Single-Subject And The Supreme Court
This weeks' North Dakota Supreme Court decision that the OMB Budget violated "single-subject" outlines the danger of enacting rules that are not clearly defined: judges will do the defining.
North Dakota legislators got a lesson in “be careful what you wish for” this week when the North Dakota Supreme Court invalidated Senate Bill 2015 - the budget for the Office of Management and Budget - on the basis that it violated what is called “the one-subject rule”.
Some background: at the end of every legislative session, when there is a desire to pass legislation that either previously failed or was never introduced, there has been a long-standing tradition to stick it into the OMB Budget Bill as a “must pass” bill, usually in the final hours of each session. This has become a messier and more chaotic process as time has gone by.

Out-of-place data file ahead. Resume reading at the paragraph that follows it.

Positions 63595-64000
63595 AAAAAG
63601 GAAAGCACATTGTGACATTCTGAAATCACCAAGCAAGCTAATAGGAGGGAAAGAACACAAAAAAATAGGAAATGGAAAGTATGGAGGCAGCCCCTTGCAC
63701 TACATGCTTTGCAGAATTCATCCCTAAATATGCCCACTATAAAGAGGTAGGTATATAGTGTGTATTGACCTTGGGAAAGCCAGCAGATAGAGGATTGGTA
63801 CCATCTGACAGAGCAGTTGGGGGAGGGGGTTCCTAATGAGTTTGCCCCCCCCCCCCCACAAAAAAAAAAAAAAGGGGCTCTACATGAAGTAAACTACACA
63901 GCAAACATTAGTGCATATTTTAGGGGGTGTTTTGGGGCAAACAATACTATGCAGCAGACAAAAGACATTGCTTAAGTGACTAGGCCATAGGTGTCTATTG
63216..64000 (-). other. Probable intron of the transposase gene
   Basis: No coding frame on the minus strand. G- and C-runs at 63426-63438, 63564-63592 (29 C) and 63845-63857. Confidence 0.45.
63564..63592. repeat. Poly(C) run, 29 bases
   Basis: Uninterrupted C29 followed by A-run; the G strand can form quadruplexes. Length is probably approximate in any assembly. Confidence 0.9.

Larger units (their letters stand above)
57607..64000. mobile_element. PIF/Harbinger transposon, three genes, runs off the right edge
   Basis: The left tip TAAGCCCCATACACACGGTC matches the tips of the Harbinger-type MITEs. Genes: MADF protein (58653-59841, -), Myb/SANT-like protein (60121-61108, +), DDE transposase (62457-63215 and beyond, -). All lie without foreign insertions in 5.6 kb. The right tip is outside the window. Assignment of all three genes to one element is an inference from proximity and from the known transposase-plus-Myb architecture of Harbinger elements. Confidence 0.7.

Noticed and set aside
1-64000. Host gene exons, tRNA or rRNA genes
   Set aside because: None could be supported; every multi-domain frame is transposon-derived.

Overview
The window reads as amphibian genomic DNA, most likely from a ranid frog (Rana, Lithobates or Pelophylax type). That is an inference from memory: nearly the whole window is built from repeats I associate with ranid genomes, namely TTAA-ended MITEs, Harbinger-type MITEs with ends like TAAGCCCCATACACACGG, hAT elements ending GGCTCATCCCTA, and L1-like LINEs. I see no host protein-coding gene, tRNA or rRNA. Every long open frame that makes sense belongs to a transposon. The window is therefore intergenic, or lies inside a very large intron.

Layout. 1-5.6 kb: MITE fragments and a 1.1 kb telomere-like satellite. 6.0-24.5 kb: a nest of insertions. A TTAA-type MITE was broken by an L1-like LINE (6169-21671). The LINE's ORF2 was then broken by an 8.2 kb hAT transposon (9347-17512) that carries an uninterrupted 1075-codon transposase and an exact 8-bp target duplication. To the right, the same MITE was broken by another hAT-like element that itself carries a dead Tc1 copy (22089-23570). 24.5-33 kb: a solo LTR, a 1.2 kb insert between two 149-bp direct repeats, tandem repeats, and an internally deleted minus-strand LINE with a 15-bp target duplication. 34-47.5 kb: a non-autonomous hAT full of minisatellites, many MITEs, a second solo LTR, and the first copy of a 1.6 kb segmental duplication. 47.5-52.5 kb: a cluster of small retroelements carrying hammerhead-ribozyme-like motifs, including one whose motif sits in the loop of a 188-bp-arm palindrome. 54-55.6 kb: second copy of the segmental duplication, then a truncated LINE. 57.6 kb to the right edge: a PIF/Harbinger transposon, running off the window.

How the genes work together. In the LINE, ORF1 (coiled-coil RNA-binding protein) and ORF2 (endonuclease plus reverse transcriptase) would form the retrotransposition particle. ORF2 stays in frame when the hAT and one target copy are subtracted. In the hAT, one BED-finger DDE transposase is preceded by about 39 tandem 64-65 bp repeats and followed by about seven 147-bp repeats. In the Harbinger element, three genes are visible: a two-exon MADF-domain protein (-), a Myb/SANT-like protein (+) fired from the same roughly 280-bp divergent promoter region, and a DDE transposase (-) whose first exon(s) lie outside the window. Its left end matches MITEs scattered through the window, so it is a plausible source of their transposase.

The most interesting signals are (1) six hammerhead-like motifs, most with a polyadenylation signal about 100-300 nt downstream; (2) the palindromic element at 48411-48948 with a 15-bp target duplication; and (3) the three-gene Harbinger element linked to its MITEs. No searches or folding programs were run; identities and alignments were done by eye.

Until recently, it was believed by many legislators that the “one-subject rule” was more of a tradition than a law - much like how every bill gets a vote of the chamber it was introduced. This belief stemmed from the fact that in modern times the legislature had not been challenged on the way it had been operating.
Article IV, Section 13 of the North…
Keep reading with a 7-day free trial
Subscribe to North Dakota's Watchdog Update to keep reading this post and get 7 days of free access to the full post archives.